• American Modernism 1880-1960
  • British Romanticism 1785-1831
  • Banned Books: a Literary History of the United States
  • Eighteenth-Century Fiction: Bunyan to Smollett
  • Literature Between the Wars 1918-39
  • Seventeenth-Century Literature and Society
  • The Canterbury Tales
  • Old English Language and Literature
  • Victorian Literature: From the Brontës to the Nineties
  • Shakespeare and his Contemporaries

Final Year Modules

The precise list of options may vary, but we aim to offer nine modules per year.

Single Honours students also write a Final Year Individual Study.

  • Lovers and Fighters in Medieval English Literature
  • Satire 1693-1759
  • Topics in Renaissance Literature and Culture
  • Topics in Shakespeare and Shakespeare’s Background
  • Contemporary American Literature and Culture
  • Creative Writing
  • New Voices in Ethnic American Literature
  • Topics in British Romanticism
  • Topics in Contemporary Literature
  • Topics in Victorian Literature

Fees

The 2015/16 and 2016/17 annual tuition fees for this course are:

 UK/EUOverseas*
Full-time

£9,000**

£11,000

Part-time

N/A

N/A

Tuition fees for all courses are payable on an annual basis, except where stated.

UK/EU full-time tuition fees for this course are set in line with the current maximum regulated tuition fee levels permitted by the UK Government.

Overseas full-time tuition fees for this course may be subject to an annual inflationary increase in every year where the course lasts more than one year. 

*Overseas fee scholarships may be available for eligible students. For further information please contact fees@canterbury.ac.uk or the International Office: ipo@canterbury.ac.uk.

**Full-time courses which have a Foundation Year 0 will have a 2015/16 and 2016/17 UK/EU tuition fee of £6,000 in Year 0.

Further information

Additional course costs

Although we aim to minimise any additional costs to students over and above the course tuition fee, there will be some additional costs which students on courses are expected to meet. 

Read further information about the general additional costs which apply to courses at Canterbury Christ Church University.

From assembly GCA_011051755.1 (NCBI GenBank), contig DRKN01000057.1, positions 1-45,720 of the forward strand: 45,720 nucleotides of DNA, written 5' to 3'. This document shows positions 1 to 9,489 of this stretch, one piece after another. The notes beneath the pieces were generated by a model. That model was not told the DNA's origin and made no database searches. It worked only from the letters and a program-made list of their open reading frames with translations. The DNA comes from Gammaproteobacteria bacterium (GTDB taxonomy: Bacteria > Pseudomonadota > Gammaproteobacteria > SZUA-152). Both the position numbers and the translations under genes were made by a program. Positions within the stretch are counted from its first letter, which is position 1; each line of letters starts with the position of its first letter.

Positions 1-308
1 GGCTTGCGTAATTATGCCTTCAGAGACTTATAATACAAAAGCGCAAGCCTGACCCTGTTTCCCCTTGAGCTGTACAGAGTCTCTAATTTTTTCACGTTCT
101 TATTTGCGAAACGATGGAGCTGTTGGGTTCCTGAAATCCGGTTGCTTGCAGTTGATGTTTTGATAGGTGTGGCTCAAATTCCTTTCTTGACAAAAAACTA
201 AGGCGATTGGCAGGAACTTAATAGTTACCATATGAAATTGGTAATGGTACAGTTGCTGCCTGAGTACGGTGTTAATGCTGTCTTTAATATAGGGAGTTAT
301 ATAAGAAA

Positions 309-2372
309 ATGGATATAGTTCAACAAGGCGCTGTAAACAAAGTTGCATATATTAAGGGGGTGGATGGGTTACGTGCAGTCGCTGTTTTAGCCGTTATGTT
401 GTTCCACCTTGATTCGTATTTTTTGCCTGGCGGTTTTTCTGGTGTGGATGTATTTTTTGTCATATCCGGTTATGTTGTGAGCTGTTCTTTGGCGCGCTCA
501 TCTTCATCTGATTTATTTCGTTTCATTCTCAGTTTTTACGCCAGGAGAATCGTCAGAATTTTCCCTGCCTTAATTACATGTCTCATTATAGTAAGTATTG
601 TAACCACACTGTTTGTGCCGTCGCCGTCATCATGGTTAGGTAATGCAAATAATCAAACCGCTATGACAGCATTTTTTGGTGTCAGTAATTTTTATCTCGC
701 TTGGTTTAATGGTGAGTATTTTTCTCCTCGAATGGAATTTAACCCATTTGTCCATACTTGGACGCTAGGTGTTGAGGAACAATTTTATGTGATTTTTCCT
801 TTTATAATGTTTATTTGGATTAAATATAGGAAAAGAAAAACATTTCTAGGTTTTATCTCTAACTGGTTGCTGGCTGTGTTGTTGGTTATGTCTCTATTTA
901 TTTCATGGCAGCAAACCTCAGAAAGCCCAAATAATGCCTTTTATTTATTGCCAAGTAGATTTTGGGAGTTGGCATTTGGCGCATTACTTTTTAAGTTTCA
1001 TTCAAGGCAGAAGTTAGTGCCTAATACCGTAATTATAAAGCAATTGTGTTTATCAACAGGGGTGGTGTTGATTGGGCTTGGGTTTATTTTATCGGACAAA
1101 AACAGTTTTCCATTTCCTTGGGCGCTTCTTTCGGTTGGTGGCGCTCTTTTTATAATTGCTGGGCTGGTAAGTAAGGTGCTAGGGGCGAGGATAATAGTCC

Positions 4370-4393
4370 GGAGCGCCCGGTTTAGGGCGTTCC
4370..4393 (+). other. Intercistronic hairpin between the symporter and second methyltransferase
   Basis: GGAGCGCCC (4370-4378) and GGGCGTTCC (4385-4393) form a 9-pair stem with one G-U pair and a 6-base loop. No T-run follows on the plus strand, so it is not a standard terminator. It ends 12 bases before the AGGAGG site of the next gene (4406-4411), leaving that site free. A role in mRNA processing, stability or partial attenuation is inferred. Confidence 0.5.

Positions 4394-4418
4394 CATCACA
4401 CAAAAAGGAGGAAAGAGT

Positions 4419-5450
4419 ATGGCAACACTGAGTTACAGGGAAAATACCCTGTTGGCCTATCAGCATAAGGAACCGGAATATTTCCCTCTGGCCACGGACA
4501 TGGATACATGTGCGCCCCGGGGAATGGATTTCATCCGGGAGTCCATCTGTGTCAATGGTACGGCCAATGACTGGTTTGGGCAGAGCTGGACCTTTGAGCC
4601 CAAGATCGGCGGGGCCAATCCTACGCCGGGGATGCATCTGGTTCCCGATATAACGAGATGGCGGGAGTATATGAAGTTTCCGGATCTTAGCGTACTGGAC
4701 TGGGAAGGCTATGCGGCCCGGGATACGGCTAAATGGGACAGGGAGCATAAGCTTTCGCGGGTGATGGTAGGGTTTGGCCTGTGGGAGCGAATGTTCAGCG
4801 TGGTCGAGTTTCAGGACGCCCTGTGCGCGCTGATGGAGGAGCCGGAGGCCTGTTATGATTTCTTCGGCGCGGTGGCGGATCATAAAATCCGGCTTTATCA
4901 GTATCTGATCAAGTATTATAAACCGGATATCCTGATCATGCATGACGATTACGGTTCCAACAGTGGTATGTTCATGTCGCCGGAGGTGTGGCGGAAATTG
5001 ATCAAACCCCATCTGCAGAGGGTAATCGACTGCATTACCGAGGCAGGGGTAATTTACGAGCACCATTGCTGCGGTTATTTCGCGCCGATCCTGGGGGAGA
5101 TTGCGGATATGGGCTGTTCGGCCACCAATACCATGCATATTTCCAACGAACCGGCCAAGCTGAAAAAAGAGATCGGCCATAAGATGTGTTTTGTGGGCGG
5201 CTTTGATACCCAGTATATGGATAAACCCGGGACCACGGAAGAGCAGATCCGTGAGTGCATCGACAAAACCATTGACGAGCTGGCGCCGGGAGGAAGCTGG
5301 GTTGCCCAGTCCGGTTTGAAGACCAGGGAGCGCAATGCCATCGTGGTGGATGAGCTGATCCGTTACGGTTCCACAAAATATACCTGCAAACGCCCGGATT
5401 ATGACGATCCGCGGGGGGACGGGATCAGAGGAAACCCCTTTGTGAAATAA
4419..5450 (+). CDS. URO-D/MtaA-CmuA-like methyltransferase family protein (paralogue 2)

Teaching is primarily conducted via seminars, in which tutors and students debate and discuss key texts. In Year 1, there is also a series of formal lectures. Students are offered one-to-one tutorials in which to discuss assignments. Tutors also guide students in self-directed learning, where wide reading and the writing of assignments develop skills in research, analysis and academic writing. All assignments are returned with written feedback designed to further direct students’ intellectual and critical development.

Assessment is by a combination of coursework assignments and end-of-year exams. The former range from 500-word critical skills assignments to longer academic essays and, in the final year, an individual study based on each student’s research interests. Some module options are coursework-only (i.e. no exam), some involve a ‘takeaway’ exam, and others involve assessment via work on online discussion boards. This wide variety of assessment methods is designed to help students extend their knowledge, deepen their understanding, and develop their skills in research, analysis, debate and writing.

We encourage students to spend time abroad because we understand the importance of personal and academic growth during your university career. As part of this programme you can apply to our internal competition to study at one of our exchange partners in the USA or Canada as part of your degree. Find out more by visiting our study in North America web page.

Fact file

UCAS code

  • Q300 English Literature

Length

  • 3 years full-time

Entry requirements

  • A typical offer would be 280 UCAS Tariff points.
    An English A2 Level at grade B is required for single honours. An English A2 Level at grade C is required if combined with another subject. More entry requirement details.

Location

School

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Last edited: 29/06/2016 11:12:00